Oyeniyi Ajigboye,

Lecturer, Public and International Law Department

College of Law, Afe Babalola University

Ado Ekiti, Ekiti State, Nigeria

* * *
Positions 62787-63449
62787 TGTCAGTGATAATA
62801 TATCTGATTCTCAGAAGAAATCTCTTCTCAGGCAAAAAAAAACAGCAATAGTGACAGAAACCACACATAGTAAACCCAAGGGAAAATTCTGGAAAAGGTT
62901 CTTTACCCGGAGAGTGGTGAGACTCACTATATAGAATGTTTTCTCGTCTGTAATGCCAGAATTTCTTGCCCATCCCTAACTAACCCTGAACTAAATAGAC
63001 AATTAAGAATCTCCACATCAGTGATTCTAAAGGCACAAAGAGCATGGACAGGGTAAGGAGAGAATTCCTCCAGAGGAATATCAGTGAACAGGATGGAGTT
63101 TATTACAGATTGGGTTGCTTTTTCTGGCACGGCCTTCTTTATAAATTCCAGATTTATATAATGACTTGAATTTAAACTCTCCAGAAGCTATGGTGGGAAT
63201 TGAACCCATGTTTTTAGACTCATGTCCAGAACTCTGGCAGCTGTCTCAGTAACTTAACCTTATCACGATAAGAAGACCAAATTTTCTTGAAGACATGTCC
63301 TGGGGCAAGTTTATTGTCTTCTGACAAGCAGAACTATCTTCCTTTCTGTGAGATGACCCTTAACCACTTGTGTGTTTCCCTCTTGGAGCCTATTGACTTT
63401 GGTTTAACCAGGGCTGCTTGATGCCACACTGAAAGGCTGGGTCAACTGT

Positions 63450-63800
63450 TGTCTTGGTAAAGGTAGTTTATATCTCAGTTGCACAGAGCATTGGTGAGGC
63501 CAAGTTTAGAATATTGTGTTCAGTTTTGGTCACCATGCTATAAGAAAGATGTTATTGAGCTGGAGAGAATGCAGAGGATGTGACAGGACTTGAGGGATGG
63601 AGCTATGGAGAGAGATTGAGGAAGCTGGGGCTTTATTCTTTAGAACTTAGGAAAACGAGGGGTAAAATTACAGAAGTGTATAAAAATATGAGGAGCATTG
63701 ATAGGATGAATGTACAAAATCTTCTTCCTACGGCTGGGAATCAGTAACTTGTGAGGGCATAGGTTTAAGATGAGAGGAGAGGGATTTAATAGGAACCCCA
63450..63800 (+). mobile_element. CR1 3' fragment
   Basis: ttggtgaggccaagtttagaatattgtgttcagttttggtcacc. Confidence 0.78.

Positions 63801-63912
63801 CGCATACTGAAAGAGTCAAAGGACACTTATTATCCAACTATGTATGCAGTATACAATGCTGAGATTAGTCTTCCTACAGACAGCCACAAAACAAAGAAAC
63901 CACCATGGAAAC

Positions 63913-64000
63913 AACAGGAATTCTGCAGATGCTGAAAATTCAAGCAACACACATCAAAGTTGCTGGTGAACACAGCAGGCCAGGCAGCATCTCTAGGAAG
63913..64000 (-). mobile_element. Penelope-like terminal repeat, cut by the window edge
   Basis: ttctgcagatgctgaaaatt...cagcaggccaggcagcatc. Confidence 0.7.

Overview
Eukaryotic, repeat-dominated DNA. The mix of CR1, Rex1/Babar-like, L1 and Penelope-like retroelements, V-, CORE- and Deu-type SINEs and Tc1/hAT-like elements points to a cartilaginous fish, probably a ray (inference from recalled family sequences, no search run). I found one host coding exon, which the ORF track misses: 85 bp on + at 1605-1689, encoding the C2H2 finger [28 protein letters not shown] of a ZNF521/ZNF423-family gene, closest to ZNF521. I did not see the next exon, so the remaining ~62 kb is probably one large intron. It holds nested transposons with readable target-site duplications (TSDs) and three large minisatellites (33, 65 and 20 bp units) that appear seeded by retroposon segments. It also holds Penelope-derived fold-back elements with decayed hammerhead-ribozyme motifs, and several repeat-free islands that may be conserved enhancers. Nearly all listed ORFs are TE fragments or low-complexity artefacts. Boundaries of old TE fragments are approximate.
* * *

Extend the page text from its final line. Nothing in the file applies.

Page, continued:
Health issues are challenges faced by the rich and the poor. This is also applicable to citizens of all nations. As such, over a period of time, there are international conventions, treaties, and agreements which are all geared towards the actualization of the highest possible healthy standards on healthy living. These instruments aimed at achieving the desired health standards globally, in return, are expected to guarantee each citizen’s right to a healthy living, adequate medical facilities, functional health systems which is key to right to life. The protection of these components constitutes the nitty-gritty of health right. However, the applicability and enforceability of these international instruments in Nigeria is still an issue irrespective of the effect of Nigeria’s membership and signatory status to these instruments. The paper, therefore, discusses the legal frameworks put in place for the protection of health rights in Nigeria and the minimum core obligation required under these international instruments. It draws inferences from similar provisions of the law in other countries such as India, South Africa and Haiti, and concludes that there is a need for the realization of the international provisions for the protection of health rights in Nigeria considering the present state of Nigeria’s health sector. It advocates for judicial activism, which will further strengthen the fading hope of realizing health rights in Nigeria.